As social networks continue to try to outdo each other with new features, one of the most popular additions has been that of live video.
Facebook, Twitter, Instagram are increasingly putting the focus on video content, with reports that Facebook could be video-only by 2020.
It’s understandable that video could become the de-facto method of content consumption due to the simple buy-in for the audience.
A video is visual, quick, snappy. Words require more thought and more investment by the reader (which is why I’m eternally grateful to the readers of this blog and your choice of consumption method).
The success of Facebook Live is a testament to how social network users are adopting video, not just as consumers but as users too.
Yet, as the last 12 months have shown, the instant production and gratification that video offers could also be its downfall.
Over the Easter period, Cleveland Police began a manhunt after a video of a murder was uploaded to Facebook.
Steve Stevens shot Robert Godwin, 74, and shared the video of the killing to his Facebook profile (initial reports suggested the murder was streamed via Facebook Live, but this was later corrected).
The video remained on Facebook for at least two hours.
After almost 48 hours on the run, Stevens killed himself when his car was cornered by law enforcement.
Just a few days ago new broke of a Thai father who hanged his 11-month-old baby on Facebook Live before killing himself.
The video was shared on his profile, and according to reports remained online for 24 hours (Facebook has yet to confirm the details of the time).
In March of this year, the rape of a teenage girl by six assailants was filmed and streamed live on Facebook. In January of this year, a special needs man was beaten and tortured by four assailants, and his assault was also streamed on Facebook Live.
Also in January, the gang rape of a woman in Sweden was also streamed via Facebook Live.
These are just some examples amid the growing number of crimes and assaults streamed on Facebook Live and its peers like Periscope and others.
There seems to be little way to combat it, either. As the examples with Steve Stevens and the Thai father show, disturbing content can remain on the site for as much as 24 hours.
While its content team does monitor the site for inappropriate content (and live streams can be pulled immediately), Facebook essentially relies on the public to report such content for its team to review.
Unfortunately, while the review is pending, the videos are live on the site in full view of victims of a crime, or surviving family members of a murder.
Facebook’s CEO Mark Zuckerberg has himself admitted it’s a huge problem and one that’s almost impossible to manage given the amount of content uploaded to Facebook every day.
Given the difficulty of managing the medium, and the damage that can be caused because of that difficulty, is it time to consider how Facebook Live and others like it is approved?
The biggest problem with trying to manage live streaming videos is that they’re used in so many ways that are good, and educational, and – in some cases – can provide vital evidence to a court of law.
Consider the killing of African American Philando Castile by a police officer in St. Paul, Minnesota, in the summer of last year.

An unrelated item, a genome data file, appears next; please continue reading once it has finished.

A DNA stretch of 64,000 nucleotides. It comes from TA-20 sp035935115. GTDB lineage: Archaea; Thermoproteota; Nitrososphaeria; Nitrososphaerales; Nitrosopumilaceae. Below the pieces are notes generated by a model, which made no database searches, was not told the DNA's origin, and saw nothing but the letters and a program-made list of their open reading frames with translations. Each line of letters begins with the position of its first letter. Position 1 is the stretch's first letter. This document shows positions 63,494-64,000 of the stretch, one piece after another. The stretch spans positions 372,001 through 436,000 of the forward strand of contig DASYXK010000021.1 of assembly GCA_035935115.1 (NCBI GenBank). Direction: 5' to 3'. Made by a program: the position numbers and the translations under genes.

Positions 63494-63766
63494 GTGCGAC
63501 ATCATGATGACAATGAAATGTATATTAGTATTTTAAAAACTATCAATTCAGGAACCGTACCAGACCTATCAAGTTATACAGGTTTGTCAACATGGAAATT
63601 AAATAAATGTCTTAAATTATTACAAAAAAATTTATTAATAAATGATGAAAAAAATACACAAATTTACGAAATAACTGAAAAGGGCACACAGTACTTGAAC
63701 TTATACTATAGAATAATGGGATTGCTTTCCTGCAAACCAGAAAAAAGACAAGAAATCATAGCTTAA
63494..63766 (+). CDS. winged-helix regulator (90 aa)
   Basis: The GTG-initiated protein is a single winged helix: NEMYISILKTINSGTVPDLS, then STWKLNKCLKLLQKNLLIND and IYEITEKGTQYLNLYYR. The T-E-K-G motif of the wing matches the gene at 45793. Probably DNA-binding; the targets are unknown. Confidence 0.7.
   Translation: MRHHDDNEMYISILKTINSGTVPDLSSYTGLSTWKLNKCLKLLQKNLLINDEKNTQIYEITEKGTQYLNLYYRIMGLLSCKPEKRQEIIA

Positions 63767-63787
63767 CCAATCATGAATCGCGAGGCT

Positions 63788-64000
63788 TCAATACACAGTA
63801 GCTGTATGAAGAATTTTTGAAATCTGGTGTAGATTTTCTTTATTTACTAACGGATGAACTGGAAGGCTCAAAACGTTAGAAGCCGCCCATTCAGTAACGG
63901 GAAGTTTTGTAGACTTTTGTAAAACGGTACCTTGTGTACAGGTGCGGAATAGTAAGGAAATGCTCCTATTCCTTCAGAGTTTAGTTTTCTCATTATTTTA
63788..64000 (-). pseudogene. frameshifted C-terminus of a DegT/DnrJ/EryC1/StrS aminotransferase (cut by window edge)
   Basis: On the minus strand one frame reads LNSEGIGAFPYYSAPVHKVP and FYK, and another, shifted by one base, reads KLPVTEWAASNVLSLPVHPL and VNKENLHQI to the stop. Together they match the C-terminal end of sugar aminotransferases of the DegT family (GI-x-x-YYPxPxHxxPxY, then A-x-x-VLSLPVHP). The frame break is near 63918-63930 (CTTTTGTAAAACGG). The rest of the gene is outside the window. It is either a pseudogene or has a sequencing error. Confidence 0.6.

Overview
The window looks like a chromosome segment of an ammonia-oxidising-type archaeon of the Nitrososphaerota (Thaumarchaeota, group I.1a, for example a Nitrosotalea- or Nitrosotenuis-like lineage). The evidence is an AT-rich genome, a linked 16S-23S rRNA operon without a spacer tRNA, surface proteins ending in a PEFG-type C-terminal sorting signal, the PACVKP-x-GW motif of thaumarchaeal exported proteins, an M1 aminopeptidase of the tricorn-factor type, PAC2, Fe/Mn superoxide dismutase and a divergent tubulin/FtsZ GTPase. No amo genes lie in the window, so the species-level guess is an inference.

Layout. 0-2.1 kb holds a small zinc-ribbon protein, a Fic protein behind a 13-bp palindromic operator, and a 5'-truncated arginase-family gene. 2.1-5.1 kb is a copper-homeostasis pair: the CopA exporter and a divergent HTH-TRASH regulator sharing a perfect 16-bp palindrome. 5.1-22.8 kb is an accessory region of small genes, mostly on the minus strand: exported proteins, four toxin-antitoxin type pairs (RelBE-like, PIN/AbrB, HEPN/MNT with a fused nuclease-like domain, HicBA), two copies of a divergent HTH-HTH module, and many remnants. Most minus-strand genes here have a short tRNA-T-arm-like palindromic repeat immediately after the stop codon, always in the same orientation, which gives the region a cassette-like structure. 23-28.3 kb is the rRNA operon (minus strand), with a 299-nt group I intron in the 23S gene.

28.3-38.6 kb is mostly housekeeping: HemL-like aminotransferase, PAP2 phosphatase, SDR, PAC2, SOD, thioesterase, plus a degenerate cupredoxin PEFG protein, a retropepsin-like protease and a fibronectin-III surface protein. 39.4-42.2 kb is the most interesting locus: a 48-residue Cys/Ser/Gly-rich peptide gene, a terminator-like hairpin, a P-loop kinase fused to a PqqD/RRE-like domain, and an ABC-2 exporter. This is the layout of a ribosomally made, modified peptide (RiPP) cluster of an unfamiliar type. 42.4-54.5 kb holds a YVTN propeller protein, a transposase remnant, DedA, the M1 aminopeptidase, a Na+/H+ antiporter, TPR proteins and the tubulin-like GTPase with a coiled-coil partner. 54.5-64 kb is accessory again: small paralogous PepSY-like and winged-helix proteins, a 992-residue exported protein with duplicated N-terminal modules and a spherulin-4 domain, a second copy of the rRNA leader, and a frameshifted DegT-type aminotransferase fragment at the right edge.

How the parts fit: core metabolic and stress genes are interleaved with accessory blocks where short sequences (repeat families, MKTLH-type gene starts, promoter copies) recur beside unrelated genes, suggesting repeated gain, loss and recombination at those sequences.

Despite calmly obeying the officer’s instructions, and advising that he was in legal possession of a concealed weapon, Castile was killed when the officer opened fire.
Inside the car were Castile’s girlfriend and her four-year-old daughter. As Castile lay dying in the driver’s seat, his girlfriend live-streamed the aftermath, and that helped convict the office in question on manslaughter. That trial is still undergoing today.
Indeed, Facebook Live has been used to broadcast demonstrations against police brutality, government dictatorships, and even examples of corporations treating their customers with disdain.
Then you have the fun aspects of Facebook Live, with vacation moments captured in time. Heck, we even use it for The Friendship Bench launch events.
But do the “normal uses” outweigh the depraved and harmful ones? Do we need to look at how users can access Facebook Live, and should there be some form of delayed broadcast for checks to be made?
I posted a quick poll on Twitter, asking if it was maybe time to only allow news organizations and accredited sources access to Facebook Live, and the opinion was split down the middle.
With Facebook Live recently showing live murders, and a man who hanged his baby and then himself, should it be restricted to news orgs?
— Danny Brown (@DannyBrown) April 25, 2017
Andrea Meyer shared her thoughts of the medium itself not being the “culprit”, so to speak.
The tool is not the issue. Needs a mechanism to stop quickly. Agencies & companies can share events in real time. Opt in function?
Over on Facebook, I asked some friends what could be done to try and minimize the use of Facebook Live for harmful purposes, given the difficulty of monitoring at such scale.
Suggestions ranged from limiting it to news organizations and delayed feeds, to simply limiting access and making video pre-recorded (although that could still be circumnavigated by uploaders).
It’s clear that video is here to stay, both live streaming and personal content creation. But as social networks start to experience the difficulties news organizations have faced in the past when it comes to censorship and what’s allowed on-screen, the growing pains are beginning to show.
I’m not a tech guy or developer, so I’m unsure of what could be done (apart from the unenviable approach of restricting access). I do feel something needs to be done, though.
How about you?
How would you solve the current use of Facebook Live and stop the kind of videos from the start of this post from being published (or staying published too long)?